deals for which I either didn’t want their involvement at all, or for which I had gotten an offer on the table myself and wanted them to negotiate the deal for a fee that reflected their reduced effort or involvement (particularly if, for example, the deal was for a project that the agent had refused to send out).
I estimate that during the years I worked with literary agents, I thus paid nearly $20,000 in commissions that, in retrospect, I should not have paid at all. That’s a lot of money to throw away—especially since the agents didn’t get me more money or better contract terms on those deals. Worst of all, this is a mistake that I made multiple times. I did this again even after telling my next agent, during the hiring process, that I wouldn’t do it again. And then, with the agent after that... yet again!
I am the poster-child of village idiots.
Then one day my final agent (who, like the others, was prone to declining to send out my work, thus leaving me with no reasonable choice but to market it myself) announced that I had to pay her 15 percent of any deal I made, whether or not she was involved in it. Since the perceived value of her services to me had already fallen to a level somewhere below “non-violent mugger,” this blanket statement made it easy for me—finally!—to break my enduringly stupid habit of giving in to this demand, and I fired her.
And if I can learn, then there’s hope for us all.
Meanwhile, one of the reasons I so often emphasize the need for writers to read, understand, and negotiate the contracts they sign is that one of my most enduring business problems arose from failing to be thorough enough in that respect.
One day I fired a literary agent—who promptly stopped sending my royalty statements to me. We went through multiple rounds of me asking for my statements over and over before finally getting them weeks or months late. This was a serious problem because the agent refused to consent to split-payments, and the publisher declined to split our payments without the agent’s consent. I couldn’t even get a duplicate copy of my royalty statements from the publisher when the agent wasn’t providing them to me, because (wait for it!) the publisher insisted that it could only report my sales to the agent-of-record, not to me. So I was stuck with my fiscal statements and, when there were payments, also my money being sent to this agent. And this went on for years.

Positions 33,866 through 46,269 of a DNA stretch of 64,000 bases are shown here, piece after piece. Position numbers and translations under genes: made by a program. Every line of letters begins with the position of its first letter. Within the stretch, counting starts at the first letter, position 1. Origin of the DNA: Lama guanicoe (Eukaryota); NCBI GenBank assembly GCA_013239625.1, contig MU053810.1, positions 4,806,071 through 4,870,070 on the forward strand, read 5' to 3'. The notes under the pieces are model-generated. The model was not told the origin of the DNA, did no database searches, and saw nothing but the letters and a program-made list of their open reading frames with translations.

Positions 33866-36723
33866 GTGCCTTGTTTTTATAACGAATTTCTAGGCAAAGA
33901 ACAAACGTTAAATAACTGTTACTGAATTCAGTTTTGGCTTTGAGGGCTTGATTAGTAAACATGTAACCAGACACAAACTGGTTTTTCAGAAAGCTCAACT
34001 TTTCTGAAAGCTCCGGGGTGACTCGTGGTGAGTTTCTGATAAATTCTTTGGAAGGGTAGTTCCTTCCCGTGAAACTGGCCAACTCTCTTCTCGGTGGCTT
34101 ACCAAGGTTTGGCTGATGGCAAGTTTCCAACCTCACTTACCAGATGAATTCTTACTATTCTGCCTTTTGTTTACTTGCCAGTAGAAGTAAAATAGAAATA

Then one day, when reviewing the relevant publishing contracts prior to sending them to the fourth lawyer whom I consulted in my attempts to get this literary agent’s hands off my money... I finally noticed that one of the crossed-out-and-replaced clauses was the publisher’s original agency clause. And that clause—the stricken clause, the publisher’s own boilerplate clause—had guaranteed that if I left the agency, the publisher would automatically split our payments.
[See Resnick bang her head against her desk until she nearly passes out.]
I could have prevented this problem! If only I had reviewed the stricken clauses before signing the contract, rather than ignoring them, I could have said to the agent, “Hang on. Let’s use the publisher’s agency clause, not yours. This makes more sense for me.” And we could have discussed it (and had a relationshipending argument when he explained that he intended to maintain control of my money if I ever fired him) at a time when I still had a choice in the matter... Rather than unnecessarily allowing this agent to spend years disruptively messing with me (and costing me legal bills) after I fired him.
Give me the dunce cap. I have earned it.
(Fortunately, the rights to those books recently reverted to me, at long last eliminating that literary agent—as well as that publisher—from the life of those titles.)
The only time I was ever placed with an editor by an agent, it turned out to be the worst editorial relationship of my career. And the agent repeatedly refused my request to be reassigned, claiming it “wasn’t possible...” even though, years earlier, as a brand-new unagented writer, I had requested and gotten a smooth reassignment away from a bad editor. Yet, even knowing there was something inherently wrong with my bigshot agent being unable to solve a problem identical to one which I had solved as an absolute beginner, I put up with this disastrous situation.
Until I later reached my breaking point, so afflicted by this mess that I was very depressed and suffering from chronic stress illnesses. I finally informed the agent that I was prepared to torch my career rather than endure this editorial relationship any longer. At which point the agent casually admitted he had lied to